October 19, 2009 -- Ask the Norwegians who pick the Nobel Peace Prize recipient this question: “Which part of Europe are you from? The part whose butt we saved or the part whose butt we kicked?” They’d have to answer the former but only reluctantly because their answer would open a discussion about the ideology behind their bizarre choice of President Barack Obama as the 2009 prize winner.
The Nobel committee has been widely and rightly ridiculed for that choice since the American president has yet to do anything to make the world a more peaceful place. They gave Obama the prize for making apology speeches that activated the adrenal and other glands (but not the brain) of Europeans who oppose most of the good things for which America stands. We might simply mark down the committee members as fools who are so self-deluded about the world that they’ve jettisoned all rational standards of judgment.
That’s true but also too easy. Let’s look deeper at what moral principles ought to govern war and peace and, more specifically, the role of force in human affairs. This will allow us to judge both the Nobel committee and Obama.
Let’s start with the purpose of government. America’s Founders said it best in the Declaration of Independence when they stated that we are endowed with “certain unalienable Rights, that among these are Life, Liberty, and the Pursuit of Happiness,” which were understood to include the right to private property. Thus, “to secure these Rights, Governments are instituted among Men, deriving their just Powers from the Consent of the Governed.”
This bold statement flies in the face of the implications of the Nobel committee’s applause for Obama’s diplomacy “founded in the concept that those who are to lead the world must do so on the basis of values and attitudes shared by the majority of the world’s population.” America’s Founders issued the Declaration because “a decent Respect to the Opinions of Mankind” required a statement of the reasons for the break with Britain, but not agreement from the majority of mankind or anyone else with those reasons. They understood that we do not derive our liberty from majority opinion.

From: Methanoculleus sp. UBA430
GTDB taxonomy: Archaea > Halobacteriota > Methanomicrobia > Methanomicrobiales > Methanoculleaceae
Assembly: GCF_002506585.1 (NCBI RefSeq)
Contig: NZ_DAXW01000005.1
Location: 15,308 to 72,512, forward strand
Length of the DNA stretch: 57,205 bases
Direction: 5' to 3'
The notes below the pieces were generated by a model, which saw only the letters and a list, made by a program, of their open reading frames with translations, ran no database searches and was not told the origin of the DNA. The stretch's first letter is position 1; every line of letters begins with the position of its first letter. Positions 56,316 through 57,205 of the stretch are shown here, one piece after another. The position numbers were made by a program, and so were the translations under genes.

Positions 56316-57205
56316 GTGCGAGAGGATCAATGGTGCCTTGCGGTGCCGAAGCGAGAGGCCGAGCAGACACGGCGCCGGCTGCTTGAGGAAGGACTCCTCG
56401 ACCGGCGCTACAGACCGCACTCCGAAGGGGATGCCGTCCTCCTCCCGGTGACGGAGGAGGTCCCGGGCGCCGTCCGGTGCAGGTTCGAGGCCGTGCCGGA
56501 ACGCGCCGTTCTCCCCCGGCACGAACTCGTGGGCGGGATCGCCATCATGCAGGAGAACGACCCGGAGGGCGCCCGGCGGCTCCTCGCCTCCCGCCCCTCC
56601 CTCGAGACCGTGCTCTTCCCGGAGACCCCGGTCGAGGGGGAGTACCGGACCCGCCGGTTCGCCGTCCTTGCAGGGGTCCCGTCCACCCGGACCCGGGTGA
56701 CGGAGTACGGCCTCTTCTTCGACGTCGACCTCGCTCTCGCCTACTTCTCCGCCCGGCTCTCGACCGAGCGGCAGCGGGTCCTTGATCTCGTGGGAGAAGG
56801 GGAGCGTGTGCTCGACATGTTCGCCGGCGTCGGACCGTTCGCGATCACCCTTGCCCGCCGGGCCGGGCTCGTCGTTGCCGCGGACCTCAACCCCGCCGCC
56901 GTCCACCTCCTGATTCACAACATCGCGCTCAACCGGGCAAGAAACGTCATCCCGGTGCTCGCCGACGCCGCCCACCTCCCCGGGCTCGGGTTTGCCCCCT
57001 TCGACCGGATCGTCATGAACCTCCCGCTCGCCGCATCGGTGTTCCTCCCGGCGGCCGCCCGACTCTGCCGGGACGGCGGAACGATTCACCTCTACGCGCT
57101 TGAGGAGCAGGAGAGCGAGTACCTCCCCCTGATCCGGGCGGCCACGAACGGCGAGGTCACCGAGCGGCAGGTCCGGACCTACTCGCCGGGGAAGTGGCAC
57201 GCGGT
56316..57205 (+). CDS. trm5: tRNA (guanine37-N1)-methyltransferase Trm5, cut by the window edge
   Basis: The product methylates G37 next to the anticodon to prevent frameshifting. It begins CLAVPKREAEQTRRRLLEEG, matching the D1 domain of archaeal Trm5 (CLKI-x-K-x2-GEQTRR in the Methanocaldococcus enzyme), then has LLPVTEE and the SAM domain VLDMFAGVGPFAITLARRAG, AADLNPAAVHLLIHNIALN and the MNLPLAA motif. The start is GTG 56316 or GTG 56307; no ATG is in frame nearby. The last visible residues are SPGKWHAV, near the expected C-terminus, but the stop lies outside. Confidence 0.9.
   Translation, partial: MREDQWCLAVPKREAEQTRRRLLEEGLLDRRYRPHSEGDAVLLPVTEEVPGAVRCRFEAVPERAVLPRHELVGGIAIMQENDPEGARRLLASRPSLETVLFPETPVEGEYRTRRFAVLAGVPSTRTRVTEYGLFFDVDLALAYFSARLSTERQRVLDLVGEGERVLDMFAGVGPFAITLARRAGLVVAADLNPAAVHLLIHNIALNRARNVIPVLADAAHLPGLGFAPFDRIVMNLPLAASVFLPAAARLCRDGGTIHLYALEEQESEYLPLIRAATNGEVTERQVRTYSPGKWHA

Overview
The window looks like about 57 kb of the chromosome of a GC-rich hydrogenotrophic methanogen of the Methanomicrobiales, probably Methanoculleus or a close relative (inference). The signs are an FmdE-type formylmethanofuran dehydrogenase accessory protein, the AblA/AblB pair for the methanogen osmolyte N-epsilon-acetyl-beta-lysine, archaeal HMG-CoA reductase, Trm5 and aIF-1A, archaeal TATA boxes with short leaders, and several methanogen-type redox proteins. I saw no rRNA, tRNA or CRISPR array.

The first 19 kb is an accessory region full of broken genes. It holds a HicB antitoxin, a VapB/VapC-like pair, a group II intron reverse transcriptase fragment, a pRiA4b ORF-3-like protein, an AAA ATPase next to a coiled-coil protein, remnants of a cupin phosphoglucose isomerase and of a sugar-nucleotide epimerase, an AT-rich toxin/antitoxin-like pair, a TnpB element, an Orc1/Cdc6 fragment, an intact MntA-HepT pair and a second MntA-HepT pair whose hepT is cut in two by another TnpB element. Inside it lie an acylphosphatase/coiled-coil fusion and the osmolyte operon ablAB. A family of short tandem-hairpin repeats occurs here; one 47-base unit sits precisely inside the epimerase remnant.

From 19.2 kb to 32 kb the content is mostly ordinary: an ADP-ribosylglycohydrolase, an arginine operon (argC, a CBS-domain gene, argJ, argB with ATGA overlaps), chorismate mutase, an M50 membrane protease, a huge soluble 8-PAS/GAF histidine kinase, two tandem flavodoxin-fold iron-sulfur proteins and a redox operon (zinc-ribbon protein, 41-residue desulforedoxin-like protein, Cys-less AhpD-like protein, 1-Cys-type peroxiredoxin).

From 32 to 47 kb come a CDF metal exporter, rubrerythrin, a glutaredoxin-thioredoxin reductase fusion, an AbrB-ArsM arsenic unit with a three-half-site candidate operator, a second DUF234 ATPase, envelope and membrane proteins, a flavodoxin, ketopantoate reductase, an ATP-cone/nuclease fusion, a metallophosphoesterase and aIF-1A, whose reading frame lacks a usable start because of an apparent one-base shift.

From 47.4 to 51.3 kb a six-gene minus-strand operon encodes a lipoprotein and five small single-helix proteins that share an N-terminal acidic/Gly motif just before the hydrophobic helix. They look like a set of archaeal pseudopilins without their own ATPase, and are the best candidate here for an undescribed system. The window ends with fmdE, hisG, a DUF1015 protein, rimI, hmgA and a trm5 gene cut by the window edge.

Rather, because we are each ends in ourselves, if we are to pursue our own survival and well-being in society with others, we must be free to act as we see fit while leaving others free to do the same. This means that we must deal with one another based on mutual consent rather than through the initiation of force or fraud.
This understanding also implies that police are justified in using force to stop or apprehend criminals who are violating the rights of citizens. Further, governments can be justified in using military force to stop credible threats to the liberty and security of its citizens or to retaliate against those who use force against those citizens.
In other words, governments should be rights-protectors, trying to preserve, possibly by the use of retaliatory force, the liberty of citizens to peaceably deal with one another.
So how does Obama measure up on this standard of peace?